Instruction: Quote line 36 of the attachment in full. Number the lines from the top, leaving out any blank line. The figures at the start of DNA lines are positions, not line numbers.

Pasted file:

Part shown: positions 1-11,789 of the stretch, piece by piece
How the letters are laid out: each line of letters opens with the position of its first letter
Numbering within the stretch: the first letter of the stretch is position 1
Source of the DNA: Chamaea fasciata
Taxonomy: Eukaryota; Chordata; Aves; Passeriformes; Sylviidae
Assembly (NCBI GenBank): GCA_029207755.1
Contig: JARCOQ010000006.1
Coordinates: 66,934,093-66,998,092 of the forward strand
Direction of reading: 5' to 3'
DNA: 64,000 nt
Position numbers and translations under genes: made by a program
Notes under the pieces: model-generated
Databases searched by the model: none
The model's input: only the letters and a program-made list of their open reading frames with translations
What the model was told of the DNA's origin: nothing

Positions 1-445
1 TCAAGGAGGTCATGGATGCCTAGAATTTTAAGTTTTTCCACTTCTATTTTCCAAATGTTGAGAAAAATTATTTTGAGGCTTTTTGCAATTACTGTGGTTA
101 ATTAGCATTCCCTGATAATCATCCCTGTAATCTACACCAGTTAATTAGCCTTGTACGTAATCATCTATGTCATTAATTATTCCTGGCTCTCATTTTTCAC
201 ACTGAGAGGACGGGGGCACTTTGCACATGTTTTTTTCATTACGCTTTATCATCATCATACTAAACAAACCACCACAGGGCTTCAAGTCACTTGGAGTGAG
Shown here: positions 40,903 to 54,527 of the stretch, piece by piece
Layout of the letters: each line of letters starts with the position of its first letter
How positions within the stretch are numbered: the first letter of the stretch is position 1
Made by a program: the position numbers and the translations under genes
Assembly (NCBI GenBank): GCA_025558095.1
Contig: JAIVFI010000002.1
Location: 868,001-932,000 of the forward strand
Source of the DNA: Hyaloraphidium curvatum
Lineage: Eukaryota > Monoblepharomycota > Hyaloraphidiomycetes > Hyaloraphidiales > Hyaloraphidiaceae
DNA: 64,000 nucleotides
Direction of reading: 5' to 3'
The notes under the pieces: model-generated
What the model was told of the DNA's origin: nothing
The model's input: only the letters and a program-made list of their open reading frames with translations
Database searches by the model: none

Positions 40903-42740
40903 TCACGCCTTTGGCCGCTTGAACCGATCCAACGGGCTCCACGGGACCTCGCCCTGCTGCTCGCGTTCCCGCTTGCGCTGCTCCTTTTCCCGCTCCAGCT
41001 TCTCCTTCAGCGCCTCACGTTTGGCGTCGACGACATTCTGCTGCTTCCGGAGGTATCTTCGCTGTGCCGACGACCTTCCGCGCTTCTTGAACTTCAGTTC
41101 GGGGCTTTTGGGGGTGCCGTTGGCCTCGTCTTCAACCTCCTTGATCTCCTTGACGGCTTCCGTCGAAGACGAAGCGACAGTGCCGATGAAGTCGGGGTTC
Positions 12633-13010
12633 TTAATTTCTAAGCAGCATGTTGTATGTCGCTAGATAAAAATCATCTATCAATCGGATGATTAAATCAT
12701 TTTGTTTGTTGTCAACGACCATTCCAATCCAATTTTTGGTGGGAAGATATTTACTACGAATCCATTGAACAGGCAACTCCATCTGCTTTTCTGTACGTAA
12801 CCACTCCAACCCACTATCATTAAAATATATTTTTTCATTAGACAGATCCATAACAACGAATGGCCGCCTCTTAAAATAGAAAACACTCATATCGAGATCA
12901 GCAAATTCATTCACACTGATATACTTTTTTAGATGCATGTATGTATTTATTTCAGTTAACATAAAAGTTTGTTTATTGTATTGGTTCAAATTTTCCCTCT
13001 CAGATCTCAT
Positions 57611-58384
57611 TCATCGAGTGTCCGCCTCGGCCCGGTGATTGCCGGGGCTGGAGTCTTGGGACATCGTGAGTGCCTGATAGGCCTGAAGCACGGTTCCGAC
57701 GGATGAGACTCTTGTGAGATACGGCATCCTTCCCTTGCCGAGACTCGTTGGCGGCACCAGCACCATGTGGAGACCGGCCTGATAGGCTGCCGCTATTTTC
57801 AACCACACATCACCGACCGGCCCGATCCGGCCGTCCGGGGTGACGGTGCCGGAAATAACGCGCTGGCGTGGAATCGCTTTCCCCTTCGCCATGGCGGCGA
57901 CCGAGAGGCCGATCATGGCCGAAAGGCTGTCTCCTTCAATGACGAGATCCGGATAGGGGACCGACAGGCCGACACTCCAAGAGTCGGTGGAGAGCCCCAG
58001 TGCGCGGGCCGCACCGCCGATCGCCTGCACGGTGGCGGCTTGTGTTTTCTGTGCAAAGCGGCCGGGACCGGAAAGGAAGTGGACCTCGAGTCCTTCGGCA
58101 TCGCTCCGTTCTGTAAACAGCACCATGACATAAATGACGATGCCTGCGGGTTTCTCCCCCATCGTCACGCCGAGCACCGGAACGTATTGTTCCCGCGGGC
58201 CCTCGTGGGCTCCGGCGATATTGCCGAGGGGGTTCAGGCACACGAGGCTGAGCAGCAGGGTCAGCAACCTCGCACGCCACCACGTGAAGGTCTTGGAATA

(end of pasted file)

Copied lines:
40903 TCACGCCTTTGGCCGCTTGAACCGATCCAACGGGCTCCACGGGACCTCGCCCTGCTGCTCGCGTTCCCGCTTGCGCTGCTCCTTTTCCCGCTCCAGCT